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Caroline Garcia strikes relaxed pose ahead of US Open after resurgent summer, Cincinnati title
The former world No. 4 credits an extended break to heal a nagging foot injury with helping her to hit the ground running and rediscover the form she last enjoyed in 2017.
Published Aug 28, 2022
WATCH: Garcia spoke to the media after winning her third title of the 2022 season at the Western & Southern Open.
NEW YORK—No one opens the door for a native New Yorker, least of all Caroline Garcia, as I attempt to preach the virtues of my city that never sleeps.
“You’ll have a lot of work to do with me,” jokes Garcia, who hails from Lyon by way of Saint-Germain-en-Laye. “It’s a lot of people, energy, noise. You really have to try and focus a lot, and focus is not an unlimited energy, so you have to deal with it. It’s fun for two-three weeks, max.”
Luckily for Garcia, two weeks is all she’ll need to make good on the potential famously first scouted by none other than Andy Murray when she nearly ousted Maria Sharapova as a teenager at the 2011 French Open.
“It’s always exciting to come and play a Slam, definitely with the last couple of weeks being positive for me and playing some good tennis. I’ve gotten some confidence, I’m looking forward to preparing in the best way that I can, and I hope to do good.”
The former world No. 4 arrives in New York to a wide-open women’s field but nonetheless among the favorites after roaring to her first WTA 1000 title since 2017 at the Western & Southern Open, a position that was admittedly uncomfortable for the Frenchwoman when she first cracked the Top 10 with back-to-back wins in Wuhan and Beijing.
“I haven’t managed it very well in the past. Hopefully, I will learn and my team will help figure out how we can improve this.”
To win the French Open builds a lot of confidence, and it was a lot of fun as well. I was trying to play an aggressive game, which is the same as how I want to play in singles. So, it gave me confidence to keep it going that way. Caroline Garcia
Her team, which was long helmed by father Louis-Paul, is now led by Bertrand Perret and physio, Laura Legoupil who, together with the 28-year-old, decided to take an indefinite break following this year’s Miami Open to address a lingering foot injury.
For Garcia, who has never taken much time away from tennis, it was a major adjustment, but one worth making in the name of long-term success.
“It was just too much, being injured for the last couple of years and there always being something wrong,” she recalls in her inimitable French inflection. “Mentally, I was not able to handle it anymore so we had to do things the way we thought was best: taking a rest and coming back when I felt better and the foot was healthy again. I couldn’t practice and my tennis was getting lower and lower, and I wasn’t getting any fun out of it anymore.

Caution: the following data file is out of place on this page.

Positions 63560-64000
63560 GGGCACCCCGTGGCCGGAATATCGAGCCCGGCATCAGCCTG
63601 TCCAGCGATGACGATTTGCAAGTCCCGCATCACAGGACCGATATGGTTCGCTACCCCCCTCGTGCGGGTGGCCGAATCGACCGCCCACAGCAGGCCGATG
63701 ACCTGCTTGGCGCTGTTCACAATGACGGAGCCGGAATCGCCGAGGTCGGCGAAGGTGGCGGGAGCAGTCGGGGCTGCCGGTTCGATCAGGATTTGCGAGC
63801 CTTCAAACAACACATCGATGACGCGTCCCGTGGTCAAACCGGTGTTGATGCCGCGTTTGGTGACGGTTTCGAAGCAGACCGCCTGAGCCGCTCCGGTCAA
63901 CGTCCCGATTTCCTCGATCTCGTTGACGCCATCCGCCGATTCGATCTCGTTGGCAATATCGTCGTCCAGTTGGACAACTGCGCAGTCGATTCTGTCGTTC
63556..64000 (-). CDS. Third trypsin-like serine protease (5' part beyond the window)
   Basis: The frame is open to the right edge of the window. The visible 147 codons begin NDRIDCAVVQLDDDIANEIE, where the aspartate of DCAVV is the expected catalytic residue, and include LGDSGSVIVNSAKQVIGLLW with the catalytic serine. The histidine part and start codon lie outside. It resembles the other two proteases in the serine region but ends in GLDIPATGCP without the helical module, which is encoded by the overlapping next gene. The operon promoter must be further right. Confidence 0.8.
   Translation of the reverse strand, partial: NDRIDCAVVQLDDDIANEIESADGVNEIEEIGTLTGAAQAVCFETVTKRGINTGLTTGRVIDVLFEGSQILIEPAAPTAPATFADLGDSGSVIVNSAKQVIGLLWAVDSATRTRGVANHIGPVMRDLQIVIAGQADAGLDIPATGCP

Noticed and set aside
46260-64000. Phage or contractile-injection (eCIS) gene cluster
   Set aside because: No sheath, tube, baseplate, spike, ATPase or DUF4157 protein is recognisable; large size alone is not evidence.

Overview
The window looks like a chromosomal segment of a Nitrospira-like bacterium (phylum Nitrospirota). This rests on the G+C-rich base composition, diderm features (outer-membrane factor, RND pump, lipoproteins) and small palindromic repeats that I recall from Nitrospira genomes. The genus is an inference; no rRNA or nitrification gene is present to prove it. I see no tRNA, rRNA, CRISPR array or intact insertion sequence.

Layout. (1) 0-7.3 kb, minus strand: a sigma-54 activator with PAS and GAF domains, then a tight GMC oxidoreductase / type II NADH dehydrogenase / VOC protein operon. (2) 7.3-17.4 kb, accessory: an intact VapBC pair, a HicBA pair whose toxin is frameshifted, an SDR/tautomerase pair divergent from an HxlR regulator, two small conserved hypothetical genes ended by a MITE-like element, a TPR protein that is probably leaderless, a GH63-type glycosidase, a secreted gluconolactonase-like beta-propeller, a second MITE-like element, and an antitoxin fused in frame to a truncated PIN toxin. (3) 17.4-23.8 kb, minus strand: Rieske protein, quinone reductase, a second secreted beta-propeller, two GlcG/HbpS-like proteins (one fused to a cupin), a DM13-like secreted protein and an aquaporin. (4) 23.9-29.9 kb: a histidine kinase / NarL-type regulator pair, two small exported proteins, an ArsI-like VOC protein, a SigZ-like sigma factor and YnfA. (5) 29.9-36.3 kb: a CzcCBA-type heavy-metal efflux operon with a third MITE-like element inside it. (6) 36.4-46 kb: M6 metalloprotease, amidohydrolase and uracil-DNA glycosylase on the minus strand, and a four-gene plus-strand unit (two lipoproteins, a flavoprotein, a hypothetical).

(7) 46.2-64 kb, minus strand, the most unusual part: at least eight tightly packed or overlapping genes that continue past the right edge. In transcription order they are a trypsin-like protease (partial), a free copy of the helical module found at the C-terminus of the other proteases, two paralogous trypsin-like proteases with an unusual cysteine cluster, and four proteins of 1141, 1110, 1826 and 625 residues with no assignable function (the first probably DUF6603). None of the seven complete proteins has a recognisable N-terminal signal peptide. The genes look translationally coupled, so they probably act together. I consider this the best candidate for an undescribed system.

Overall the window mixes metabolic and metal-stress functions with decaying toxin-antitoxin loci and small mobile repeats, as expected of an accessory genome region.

“It’s not easy, especially when you are used to playing everything and you decide to take this step because the body is shut down. I had to accept it and do things as best we can, even if we didn’t always know which way to go. Sometimes you have to choose a path and take it 100%.”
Along the way, the path took her back to former doubles partner Kristina Mladenovic, with whom she had publicly fallen out in early 2017 in spite of Grand Slam success the previous season.
“We learned a lot, and grew up,” she explains. “We focused on what was important and we knew we could play well together with our matching styles. Everyone grows up, gets experience, and now we can just focus on the tennis, what we like, what we can do, and it paid off.”
Taking wild cards into Roland Garros, the duo captured a second title at home, rallying from a set down to defeat eventual doubles No. 1 Coco Gauff and Jessica Pegula.
“When we came back and won the French Open in doubles with Kristina, it was obviously a big surprise for everyone—even us! To win the French Open builds a lot of confidence, and it was a lot of fun as well. I was trying to play an aggressive game, which is the same as how I want to play in singles. So, it gave me confidence to keep it going that way.”
Garcia indeed translated that momentum onto the singles court and across all surfaces, winning titles on grass and clay—with a run to Wimbledon’s fourth round in between—before pulling an Emma Raducanu and winning Cincinnati as a qualifier, upsetting Maria Sakkari, Jessica Pegula, and Aryna Sabalenka en route to a 6-2, 6-4 victory over Petra Kvitova.
More notable than the wins themselves is the way she’s winning, gritting out three-setters with Sakkari and Sabalenka after dropping the second, resetting to play explosive tennis in the decider. Infamous for nerves not unlike fellow Saint-Germain-en-Laye native Amélie Mauresmo, Garcia is finding physical freedom has also unlocked her mind.
“I was back healthy, so I was able to practice and do things both on and off court. Obviously, your confidence is higher when you can trust your body.”
The question remains whether that trust can carry her on the game’s biggest stage without a doubles partner by her side. Garcia’s answer appears to be one that focuses only on the task at hand—no easy feat given the growing chatter about her title chances.
“I think I got experience from 2018 about press and external pressure, so we’ll try and we’re already trying to make things a little bit different. It’s always a good challenge, though to be challenged from the outside is always tougher. I’ve been feeling relaxed the last couple weeks and not focusing too much on what other people are thinking about my game. The plan is to try and do the same, be relaxed and only play tennis.”
Unmoved by the bright lights of New York, don’t expect too much to distract Garcia.
“The calm of your room after a day here,” she says, gesturing to the hustle and bustle of the US Open grounds, “it’s nice.”